When Halloween does provoke actual fear, it does so by being sometimes actually dangerous to life and limb of the celebrants. Maybe it shares Christmas's tragic fate to be kept true to its roots only by a comparatively small group of believers. It's no longer about our relationship with Death and the possibilities of an Afterlife, even for those who dress up as zombies (and especially for those who choose to flounce as Mrs. Potato Head).

Like all our traditional holidays (and our religions, too), Halloween's origins were rural and now that so many of us are non-rural, it's been urbanized, denuded and has dissolved--I hate to say this--into self-referential, bored and joyless post-modernism. Just a joke, folks. Ha. Ha. Ho. Ho. Wink. Wink. Boo.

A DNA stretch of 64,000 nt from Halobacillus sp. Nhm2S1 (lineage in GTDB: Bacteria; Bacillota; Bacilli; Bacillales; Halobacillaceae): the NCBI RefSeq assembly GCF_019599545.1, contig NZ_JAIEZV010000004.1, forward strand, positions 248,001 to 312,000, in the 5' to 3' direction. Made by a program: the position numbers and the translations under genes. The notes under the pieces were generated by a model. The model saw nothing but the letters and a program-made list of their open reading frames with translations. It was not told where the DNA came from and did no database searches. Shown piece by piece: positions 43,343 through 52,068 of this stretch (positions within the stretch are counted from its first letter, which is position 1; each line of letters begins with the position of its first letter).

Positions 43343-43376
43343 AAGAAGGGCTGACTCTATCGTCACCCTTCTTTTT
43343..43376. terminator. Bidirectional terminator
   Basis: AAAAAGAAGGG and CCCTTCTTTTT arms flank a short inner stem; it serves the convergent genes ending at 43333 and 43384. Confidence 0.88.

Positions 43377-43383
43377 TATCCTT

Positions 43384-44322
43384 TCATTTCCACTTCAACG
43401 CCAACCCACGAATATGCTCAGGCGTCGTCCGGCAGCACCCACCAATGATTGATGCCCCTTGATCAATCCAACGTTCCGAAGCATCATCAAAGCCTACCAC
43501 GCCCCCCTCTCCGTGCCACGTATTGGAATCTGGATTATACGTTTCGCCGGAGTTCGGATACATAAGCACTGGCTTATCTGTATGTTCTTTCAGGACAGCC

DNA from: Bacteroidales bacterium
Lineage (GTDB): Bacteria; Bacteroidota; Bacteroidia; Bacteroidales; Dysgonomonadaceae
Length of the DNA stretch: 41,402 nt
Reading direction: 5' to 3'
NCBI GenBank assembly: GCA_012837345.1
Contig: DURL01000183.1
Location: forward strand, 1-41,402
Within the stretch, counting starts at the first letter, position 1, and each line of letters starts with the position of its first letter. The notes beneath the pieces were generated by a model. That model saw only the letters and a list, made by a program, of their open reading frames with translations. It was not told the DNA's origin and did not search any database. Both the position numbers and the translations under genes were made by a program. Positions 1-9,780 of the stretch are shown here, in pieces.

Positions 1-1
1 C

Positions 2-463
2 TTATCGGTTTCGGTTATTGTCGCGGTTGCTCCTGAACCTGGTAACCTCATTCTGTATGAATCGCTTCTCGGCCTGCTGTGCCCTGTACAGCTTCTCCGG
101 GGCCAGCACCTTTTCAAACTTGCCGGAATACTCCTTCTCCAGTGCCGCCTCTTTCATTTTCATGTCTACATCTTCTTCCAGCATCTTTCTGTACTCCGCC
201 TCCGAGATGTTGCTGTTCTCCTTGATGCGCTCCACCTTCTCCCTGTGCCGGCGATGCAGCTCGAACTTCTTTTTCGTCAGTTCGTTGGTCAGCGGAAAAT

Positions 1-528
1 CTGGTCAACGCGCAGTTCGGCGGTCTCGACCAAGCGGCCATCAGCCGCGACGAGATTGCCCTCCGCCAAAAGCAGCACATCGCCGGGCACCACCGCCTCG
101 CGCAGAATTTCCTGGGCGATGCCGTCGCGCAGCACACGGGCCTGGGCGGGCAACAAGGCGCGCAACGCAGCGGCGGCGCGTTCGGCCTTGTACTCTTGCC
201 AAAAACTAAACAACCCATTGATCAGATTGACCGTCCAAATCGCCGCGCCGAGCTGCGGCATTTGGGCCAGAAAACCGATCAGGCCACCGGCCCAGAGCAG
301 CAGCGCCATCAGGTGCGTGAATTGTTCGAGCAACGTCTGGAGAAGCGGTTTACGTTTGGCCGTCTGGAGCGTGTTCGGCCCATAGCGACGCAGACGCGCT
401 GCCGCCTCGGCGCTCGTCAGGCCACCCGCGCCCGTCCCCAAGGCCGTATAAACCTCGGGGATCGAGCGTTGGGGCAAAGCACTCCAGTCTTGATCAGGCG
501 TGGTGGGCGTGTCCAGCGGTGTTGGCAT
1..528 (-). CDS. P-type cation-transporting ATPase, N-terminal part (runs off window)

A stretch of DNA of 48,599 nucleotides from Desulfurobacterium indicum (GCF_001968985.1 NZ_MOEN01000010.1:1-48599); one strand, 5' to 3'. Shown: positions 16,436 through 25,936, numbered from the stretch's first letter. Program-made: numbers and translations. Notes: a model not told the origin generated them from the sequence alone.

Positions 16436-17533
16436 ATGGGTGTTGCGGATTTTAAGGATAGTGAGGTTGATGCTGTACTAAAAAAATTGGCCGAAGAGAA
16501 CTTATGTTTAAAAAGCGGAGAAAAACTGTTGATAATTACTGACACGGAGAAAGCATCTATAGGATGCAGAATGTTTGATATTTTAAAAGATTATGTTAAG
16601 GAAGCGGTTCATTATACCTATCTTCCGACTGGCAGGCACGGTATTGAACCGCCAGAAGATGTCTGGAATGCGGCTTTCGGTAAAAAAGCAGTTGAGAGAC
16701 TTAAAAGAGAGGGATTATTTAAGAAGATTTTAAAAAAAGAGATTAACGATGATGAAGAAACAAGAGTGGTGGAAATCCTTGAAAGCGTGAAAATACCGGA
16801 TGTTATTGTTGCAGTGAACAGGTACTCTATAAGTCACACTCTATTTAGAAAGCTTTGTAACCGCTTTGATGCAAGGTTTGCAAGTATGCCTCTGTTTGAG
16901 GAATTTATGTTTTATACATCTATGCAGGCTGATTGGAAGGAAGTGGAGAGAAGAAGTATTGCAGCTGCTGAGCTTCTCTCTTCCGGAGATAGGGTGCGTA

While Halloween seems to stir plenty of paranoia and indignant moralism, for the huge majority, at least in this country, it's about Switching the Self, crossing the boundaries of identity, or at least blurring them: Geek-boy turns into Spiderman; the Bookworm turns Elvira, (though s/he may need a set of serious Super Falsies), while Spiderman will need a good girdle unto those tights and find a way to hide the panty line.

I take the supernatural, in the artistic sense, seriously. I want it served that way. Remember the UFO poster that hung in Fox Mulder's office in The X-Files: "I Want to Believe!"?

In a sense, I do.

And now for a moment from our rational sponsor: I must emphasize I don't literally believe in the supernatural, UFOs or that Barack Obama is Christ Returned.

Still, I always give an irritated shiver at another irritating Halloween ritual: the lemon-pussed scientist staggering from his lab into the offices of the Associated Press to remind everyone that vampires, ghosts, werewolves et al don't exist, as if that were the point (and thanks for stomping on the party, bub, but it was deader than a zombie already).